Mr Bannon was preparing to launch a non-profit organisation designed to help give Mr Trump's brand of conservative populism a permanent base. It is unclear how the new rift, and the related impact on major donors, will affect the organisation, dubbed Citizens of the American Republic.

Current and former White House officials said Mr Bannon had miscalculated by attacking the president and his family. Much of his political clout, they argue, stemmed from the assumption that he was acting with the imprimatur of the president.

Some Trump allies also expressed satisfaction that Mr Bannon appeared to be finally cast out of the president's inner circle.

"Bannon has no contingent," former Republican House Speaker Newt Gingrich said on Wednesday between media interviews to defend Mr Trump. On Thursday, Mr Gingrich echoed Mr Trump's charge that Mr Bannon had "lost his mind".

Republican Senate Majority Leader Mitch McConnell, a longtime punchbag for Mr Bannon, revelled in the row. "I'd like to associate myself with what the president had to say about Steve Bannon yesterday," he said.

Since leaving the White House, Mr Bannon has spent much of his time courting donors to help finance his self-declared war on the Republican establishment.

He vowed to find Republican challengers for virtually every Republican senator seeking election this autumn, chiefly for the purpose of electing candidates who would remove Mr McConnell as majority leader.

Mr Bannon publicly backed conservative challengers in Arizona, Nevada, Wisconsin, Mississippi and New York, where House challenger Michael Grimm issued a statement denouncing the ex-adviser's comments as "baseless attacks" that were "beyond disturbing".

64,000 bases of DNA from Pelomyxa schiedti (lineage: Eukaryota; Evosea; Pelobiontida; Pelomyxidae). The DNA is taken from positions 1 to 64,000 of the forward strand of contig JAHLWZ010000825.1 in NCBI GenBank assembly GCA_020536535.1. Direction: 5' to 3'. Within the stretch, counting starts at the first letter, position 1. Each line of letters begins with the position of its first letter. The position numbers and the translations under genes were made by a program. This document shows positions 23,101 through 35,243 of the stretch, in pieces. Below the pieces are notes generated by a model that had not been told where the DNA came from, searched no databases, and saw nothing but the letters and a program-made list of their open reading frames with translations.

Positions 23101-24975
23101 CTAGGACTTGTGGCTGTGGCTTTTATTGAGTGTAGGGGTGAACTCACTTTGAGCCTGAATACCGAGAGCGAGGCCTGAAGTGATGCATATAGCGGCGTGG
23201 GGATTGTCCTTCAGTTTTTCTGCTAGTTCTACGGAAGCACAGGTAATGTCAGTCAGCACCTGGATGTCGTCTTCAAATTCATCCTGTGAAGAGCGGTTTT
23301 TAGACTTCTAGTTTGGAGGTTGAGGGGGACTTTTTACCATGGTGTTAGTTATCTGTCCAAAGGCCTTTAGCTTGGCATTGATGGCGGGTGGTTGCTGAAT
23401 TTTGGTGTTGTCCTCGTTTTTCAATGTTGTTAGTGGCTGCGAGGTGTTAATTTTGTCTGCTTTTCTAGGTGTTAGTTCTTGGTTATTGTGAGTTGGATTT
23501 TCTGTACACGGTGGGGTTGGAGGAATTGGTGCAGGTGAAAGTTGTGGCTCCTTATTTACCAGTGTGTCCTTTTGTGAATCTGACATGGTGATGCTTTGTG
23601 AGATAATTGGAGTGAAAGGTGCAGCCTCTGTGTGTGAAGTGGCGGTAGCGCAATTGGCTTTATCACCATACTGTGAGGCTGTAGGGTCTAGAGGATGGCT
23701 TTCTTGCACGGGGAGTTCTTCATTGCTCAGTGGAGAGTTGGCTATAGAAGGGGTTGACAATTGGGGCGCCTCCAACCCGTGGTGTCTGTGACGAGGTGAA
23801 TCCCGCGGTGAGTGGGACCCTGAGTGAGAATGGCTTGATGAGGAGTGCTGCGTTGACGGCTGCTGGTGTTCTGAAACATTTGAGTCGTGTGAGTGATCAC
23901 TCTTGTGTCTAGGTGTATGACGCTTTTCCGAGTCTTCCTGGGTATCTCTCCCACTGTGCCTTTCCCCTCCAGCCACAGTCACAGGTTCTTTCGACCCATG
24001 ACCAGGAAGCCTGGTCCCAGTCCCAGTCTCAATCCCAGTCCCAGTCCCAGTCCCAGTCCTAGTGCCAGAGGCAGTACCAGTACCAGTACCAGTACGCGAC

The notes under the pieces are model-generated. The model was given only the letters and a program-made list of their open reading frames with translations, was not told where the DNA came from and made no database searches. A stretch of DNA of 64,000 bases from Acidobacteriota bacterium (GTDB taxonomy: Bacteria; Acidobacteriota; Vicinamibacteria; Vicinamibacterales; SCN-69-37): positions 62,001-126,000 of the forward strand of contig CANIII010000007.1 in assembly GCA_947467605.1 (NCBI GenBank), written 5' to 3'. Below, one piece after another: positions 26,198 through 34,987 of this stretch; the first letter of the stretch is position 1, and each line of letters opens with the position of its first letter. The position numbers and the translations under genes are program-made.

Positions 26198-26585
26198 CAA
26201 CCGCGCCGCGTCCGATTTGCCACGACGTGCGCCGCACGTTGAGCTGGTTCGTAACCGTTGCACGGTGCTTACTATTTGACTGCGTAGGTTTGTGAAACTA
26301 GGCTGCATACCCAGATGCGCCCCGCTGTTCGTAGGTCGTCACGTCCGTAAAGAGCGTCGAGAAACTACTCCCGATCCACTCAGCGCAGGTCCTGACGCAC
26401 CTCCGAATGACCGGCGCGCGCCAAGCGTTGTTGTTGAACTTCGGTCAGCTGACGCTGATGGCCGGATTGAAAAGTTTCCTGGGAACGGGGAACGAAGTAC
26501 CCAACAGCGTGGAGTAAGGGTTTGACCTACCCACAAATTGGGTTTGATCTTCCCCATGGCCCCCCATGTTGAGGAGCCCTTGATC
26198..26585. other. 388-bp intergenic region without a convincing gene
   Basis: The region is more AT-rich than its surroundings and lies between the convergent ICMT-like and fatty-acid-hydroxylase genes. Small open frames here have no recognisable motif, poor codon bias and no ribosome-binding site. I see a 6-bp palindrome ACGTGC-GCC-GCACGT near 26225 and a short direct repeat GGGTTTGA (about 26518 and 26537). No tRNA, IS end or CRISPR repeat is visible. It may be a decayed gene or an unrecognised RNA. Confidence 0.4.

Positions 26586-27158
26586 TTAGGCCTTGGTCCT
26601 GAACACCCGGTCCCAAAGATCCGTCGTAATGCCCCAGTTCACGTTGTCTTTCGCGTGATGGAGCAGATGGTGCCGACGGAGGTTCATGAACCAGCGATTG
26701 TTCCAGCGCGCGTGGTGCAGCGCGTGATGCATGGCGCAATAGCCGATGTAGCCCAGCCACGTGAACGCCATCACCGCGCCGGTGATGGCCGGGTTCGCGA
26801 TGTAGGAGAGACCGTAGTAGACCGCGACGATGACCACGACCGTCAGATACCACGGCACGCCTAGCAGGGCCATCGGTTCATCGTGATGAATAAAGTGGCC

Others who have received boosts from Mr Bannon, including Arizona Senate candidate Kelli Ward and potential Mississippi Senate challenger Chris McDaniel, were more circumspect, wary of alienating either faction of the party's insurgent grassroots.

Mr Bannon's political standing was already weakened after he went all out last month to support failed Alabama Senate candidate Roy Moore despite multiple allegations of sexual misconduct against him

Doubling down on Mr Moore left Mr Bannon politically "incapacitated", said Steven Law, president and chief executive of the super PAC led by Mr McConnell.

"The only concern left was whether the president might give Bannon a temporary lease on life," he said. "But this repudiation was so methodical and so absolute that it really slams the door on that."

White House aides have tried to look past other loaded comments from Mr Bannon in recent months while seeking to marshal his political following on the president's behalf.

But they warned his allies over the last 24 hours that Mr Trump was unlikely to ever take his calls again. However, there are few absolutes in Mr Trump's orbit, White House aides acknowledge, and he has been known to bury the hatchet with those he perceived to have wronged him.

Some Trump allies even encouraged him to welcome Mr Bannon back into his good graces.

"You can either excise him or shun him, which I don't think is the best recommended strategy, or tell him to knock it off and bring himself back into the fold," former White House communications director Anthony Scaramucci said on MSNBC.

Mr Trump coolly noted on Thursday that his full-throated counter-assault appeared to have its desired effect on Mr Bannon.

"He called me a great man last night," the president said, referring to Mr Bannon's radio show appearance. "He obviously changed his tune pretty quick."